This is because I can safely vote for my favorite candidate, even from a third party, in the first round.

    Then in the general election, I can vote for a candidate who’s likely to win.

    Since they know that they can’t get into the actual election where any significant number of people pay any attention to them, candidates without a lot of money and institutional backing, or with ideas that push the envelope, generally don’t even run in the “primary” (a misnomer in itself). That’s the whole point of the Top-One-Disguised-As-Two system.

    Third parties whine that Top Two bars them from the general election. But that’s only because the PEOPLE do NOT support your party.

    EARN more votes, then you’ll make it into the Top Top.

    Yeah, that’s easy to do when you are outspent 1,000-1 and are up against the mainstream media, government school miseducation, etc.

    But your whole premise is flawed. The point of participating in elections isn’t just to win, it’s to reach people with new ideas that many of them would never learn of in any other way and to put pressure on establishment parties to adopt those ideas or lose votes to the upstart parties. That’s how a lot of change has taken place in this country, and it’s exactly what Top-One-Disguised-As-Two is designed to put a stop to.

    And if you can’t earn those votes, you’re not a “real” political party anyway.

    Your definition of a real political party is flawed. There are different kinds of political parties serving different goals.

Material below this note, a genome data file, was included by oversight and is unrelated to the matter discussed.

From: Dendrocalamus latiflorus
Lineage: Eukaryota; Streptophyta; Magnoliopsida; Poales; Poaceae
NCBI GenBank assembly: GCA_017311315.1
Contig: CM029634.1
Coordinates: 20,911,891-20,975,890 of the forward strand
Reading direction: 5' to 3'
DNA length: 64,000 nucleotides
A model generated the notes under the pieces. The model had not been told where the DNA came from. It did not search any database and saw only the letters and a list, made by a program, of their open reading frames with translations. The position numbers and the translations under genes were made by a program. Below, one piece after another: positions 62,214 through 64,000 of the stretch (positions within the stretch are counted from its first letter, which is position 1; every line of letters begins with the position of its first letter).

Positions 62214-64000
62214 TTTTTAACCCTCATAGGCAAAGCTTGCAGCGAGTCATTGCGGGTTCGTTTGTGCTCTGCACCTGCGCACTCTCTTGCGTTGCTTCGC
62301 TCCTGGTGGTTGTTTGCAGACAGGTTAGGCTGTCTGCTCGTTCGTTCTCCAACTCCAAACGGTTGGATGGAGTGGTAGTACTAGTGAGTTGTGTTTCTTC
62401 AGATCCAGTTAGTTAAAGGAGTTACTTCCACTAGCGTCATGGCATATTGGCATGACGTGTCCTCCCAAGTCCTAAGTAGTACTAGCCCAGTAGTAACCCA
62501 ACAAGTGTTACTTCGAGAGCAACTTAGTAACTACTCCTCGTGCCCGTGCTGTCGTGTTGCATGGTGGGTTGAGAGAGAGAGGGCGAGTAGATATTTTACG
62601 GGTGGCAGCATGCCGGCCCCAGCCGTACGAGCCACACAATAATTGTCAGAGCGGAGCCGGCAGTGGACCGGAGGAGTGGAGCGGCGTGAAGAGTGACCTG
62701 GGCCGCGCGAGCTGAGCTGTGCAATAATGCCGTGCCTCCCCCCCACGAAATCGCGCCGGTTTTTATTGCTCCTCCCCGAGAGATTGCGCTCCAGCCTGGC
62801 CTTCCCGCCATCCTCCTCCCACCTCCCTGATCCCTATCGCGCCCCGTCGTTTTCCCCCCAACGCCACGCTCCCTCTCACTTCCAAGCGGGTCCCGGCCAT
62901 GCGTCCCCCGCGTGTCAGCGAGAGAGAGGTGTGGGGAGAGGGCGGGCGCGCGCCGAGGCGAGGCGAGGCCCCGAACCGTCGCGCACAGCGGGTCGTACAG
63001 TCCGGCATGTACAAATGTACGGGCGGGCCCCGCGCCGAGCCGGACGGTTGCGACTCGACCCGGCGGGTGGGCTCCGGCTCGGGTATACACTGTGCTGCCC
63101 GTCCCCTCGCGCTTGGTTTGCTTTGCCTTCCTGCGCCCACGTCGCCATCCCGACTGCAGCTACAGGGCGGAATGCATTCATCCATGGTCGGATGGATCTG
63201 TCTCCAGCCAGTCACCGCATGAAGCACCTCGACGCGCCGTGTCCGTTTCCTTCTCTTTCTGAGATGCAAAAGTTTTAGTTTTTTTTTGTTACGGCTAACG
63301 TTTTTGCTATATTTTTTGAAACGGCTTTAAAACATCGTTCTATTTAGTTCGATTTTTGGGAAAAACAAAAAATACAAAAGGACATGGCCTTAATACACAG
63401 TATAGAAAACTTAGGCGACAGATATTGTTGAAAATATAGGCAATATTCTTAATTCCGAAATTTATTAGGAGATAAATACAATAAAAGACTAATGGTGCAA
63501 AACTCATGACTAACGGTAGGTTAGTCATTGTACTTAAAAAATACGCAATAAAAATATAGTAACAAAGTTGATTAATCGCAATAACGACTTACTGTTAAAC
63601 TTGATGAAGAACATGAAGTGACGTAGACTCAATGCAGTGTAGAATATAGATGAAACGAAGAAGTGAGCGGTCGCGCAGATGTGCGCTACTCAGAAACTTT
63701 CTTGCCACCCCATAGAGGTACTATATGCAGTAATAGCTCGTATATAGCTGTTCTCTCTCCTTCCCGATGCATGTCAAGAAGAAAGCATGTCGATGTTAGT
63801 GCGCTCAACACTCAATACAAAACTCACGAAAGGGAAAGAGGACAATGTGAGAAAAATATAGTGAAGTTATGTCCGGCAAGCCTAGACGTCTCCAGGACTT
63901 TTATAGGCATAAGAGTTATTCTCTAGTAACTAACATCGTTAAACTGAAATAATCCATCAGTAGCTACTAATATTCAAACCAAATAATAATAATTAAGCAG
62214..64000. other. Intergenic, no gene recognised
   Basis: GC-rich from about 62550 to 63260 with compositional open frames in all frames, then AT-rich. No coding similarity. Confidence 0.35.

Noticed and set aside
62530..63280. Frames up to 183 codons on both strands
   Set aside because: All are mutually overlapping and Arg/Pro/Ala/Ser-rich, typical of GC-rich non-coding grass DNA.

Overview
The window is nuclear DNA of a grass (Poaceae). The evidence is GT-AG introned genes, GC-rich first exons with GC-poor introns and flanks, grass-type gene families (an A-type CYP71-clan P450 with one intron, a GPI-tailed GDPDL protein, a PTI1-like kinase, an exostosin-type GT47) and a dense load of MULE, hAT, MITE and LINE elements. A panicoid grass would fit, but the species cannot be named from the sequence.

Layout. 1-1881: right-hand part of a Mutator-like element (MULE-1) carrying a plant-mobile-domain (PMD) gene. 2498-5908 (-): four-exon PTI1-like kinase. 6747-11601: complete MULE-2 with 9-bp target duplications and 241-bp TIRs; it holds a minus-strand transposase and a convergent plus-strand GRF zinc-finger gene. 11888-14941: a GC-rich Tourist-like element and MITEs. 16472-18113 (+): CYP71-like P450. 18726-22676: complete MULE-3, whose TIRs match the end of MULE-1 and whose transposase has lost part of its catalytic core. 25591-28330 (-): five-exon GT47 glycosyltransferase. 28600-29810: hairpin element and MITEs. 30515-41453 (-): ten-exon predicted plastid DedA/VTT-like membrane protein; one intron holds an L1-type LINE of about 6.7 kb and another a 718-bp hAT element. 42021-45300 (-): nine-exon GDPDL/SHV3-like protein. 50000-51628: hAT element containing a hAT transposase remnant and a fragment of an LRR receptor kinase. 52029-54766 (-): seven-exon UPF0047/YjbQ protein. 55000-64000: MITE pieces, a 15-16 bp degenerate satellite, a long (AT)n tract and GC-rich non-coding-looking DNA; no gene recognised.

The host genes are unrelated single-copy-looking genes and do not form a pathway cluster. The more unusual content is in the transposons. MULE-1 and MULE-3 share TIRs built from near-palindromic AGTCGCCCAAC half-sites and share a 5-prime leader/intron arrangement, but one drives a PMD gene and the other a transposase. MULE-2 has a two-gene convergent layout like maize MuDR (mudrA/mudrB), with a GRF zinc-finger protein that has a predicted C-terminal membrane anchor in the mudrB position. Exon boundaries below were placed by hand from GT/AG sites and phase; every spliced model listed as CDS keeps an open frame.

It’s like saying that if a blade of grass can’t grow as high as the highest trees it shouldn’t exist.

    Top Two treats all parties equal — like adults — giving them all a chance to EARN their way into the general election.

    Bullshit. And it’s election, not general election. An “election” which by definition can’t result in a decisive victory is not an election. People can and do justifiably ignore such “elections” knowing that the real election campaign has not yet started.
    Knowing this, almost anyone unlikely to get to the real election does not even run.

    Who hates Top Two?

    Anyone who wants to see ideas other than the establishment’s penetrate the public consciousness and put some real pressure on the establishment players.

    And some of the top “two” backers have even admitted it.

  19. paulie

    Which should benefit third parties. This is because third party activists are more likely to vote in primaries that are major party voters.

    So really, primary elections attract a disproportionate number of third party voters.

    Even if that were true, it would not be a benefit. The idea is to be noticed by as much as possible of the general public, not to preach to the choir. If we want to preach to the choir, non-electoral strategies such as think tanks are better.

  20. paulie

    Then the primary elections could be treated as the first round of the general election by more of the public.

    No, they wouldn’t, because they can’t elect anyone.

    If it was a runoff ONLY if no one gets 50% plus one that would be a different story.

  21. paulie

    Candidates not running to win are losers and shouldn’t be running anyway.

    Bullshit. That’s a formula to perpetuate the rule of establishment players with establishment backing and establishment ideas.

  22. paulie

    It would make sense to me to forget primaries altogether. There should be one November election with candidates from all parties (plus independents), and the use of instant run-off voting (or ranked choice voting). This would save taxpayers a lot of election costs. It would save voters from ballot fatigue. And it would keep alternative candidates relevant throughout the entire campaign.

    Yes, except that it should be approval voting, and each party should get one candidate which it selects through its own private system of its own choosing which it administers itself – convention, privately run and financed primary, smoke filled room, doesn’t matter – up to the party to decide which method, pay for it and administer it. Anyone not happy with any of the existing parties’ method of choosing their candidate would be free to create a new party or run without one.